DAVID MONRAD JOHANSEN (1888-1974): Pan, Op. 22, Symphonic Variations and Fugue, Op. 23 (Bergen Philharmonic Orchestra; Karsten Andersen), Scenes from Nordland, Op. 5, 2 Portraits from the Middle Ages, Op. 8, From Gudbrandsdalen, Op. 9, Prillar-Guri, Op. 12 (Jens Harald Bratlie [piano]). A period of study in France was Johansen's most important influence and led to his earliest mature style, as represented in Scenes and Portraits with their use of pentatonic and whole-tone scales and other reminiscences of Debussy. Gudbransdalen and Prillar-Guri, however, from 1922 and 1924, are adaptations of Norwegian folk music, using a rich harmonic pallette and an advanced piano style. Although from 1939, the 13-minute tone poem Pan returns somewhat to Impressionist ideals in its depiction of the mysterious and brooding northern forests while the Variations are a bracing and characterful 16-minute work-out with a bit of Reger in the fugal finale. Simax PSC 3119 (Norway) NIM010 $18.98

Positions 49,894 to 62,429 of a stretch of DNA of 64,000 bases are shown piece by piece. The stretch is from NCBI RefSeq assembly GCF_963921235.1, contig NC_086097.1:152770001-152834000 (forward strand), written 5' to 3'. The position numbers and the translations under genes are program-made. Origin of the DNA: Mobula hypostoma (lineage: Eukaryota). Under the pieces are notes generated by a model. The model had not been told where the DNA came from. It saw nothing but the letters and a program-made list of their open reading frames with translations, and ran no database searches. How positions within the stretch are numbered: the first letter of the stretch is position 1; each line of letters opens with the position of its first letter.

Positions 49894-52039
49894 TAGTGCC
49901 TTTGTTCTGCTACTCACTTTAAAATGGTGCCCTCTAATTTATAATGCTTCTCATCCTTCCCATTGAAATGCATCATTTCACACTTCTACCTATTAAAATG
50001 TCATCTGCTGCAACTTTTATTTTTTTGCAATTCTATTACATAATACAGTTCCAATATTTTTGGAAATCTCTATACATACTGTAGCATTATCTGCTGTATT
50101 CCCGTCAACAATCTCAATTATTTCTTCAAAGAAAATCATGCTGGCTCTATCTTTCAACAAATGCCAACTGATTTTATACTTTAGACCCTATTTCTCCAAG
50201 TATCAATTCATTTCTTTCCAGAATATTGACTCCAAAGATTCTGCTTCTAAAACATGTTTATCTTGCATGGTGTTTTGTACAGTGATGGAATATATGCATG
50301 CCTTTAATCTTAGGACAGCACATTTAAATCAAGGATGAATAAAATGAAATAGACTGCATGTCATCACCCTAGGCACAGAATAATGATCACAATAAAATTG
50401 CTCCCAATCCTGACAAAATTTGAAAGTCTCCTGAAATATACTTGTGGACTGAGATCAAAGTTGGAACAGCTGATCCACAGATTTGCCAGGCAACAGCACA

OLAV KIELLAND (1901-1985): Sinfonia I, Op. 3 (Royal Philharmonic Orchestra; Olaf Kielland), Villarkorn, Op. 13 (Eva Knardahl [piano]). He made his living primarily as a conductor and builder of orchestras (three in Norway, one in Iceland) but Kielland also composed four symphonies, of which the first (1935) is a single-movement piece lasting almost half an hour. Falling into three sections, it is in a neo-classical style with a double fugue in its first section and a slow central section which touches on the Romantic in places while a recapitulation of the primary material prepares for the chorale-like conclusion. At the other end of the spectrum is the set of twenty short piano pieces, published in 1951, meant for the composer's daughter as both entertainment and a pedagogical tool, increasing in complexity as the cycle moves on. Villarkorn are magic charms which trolls give in drinks to humans and Kielland has created his own folk-like pieces, using the Lydian, Dorian and Phrygian modes characteristic of Norwegian folksong. Simax PSC 3120 (Norway) NIM011 $18.98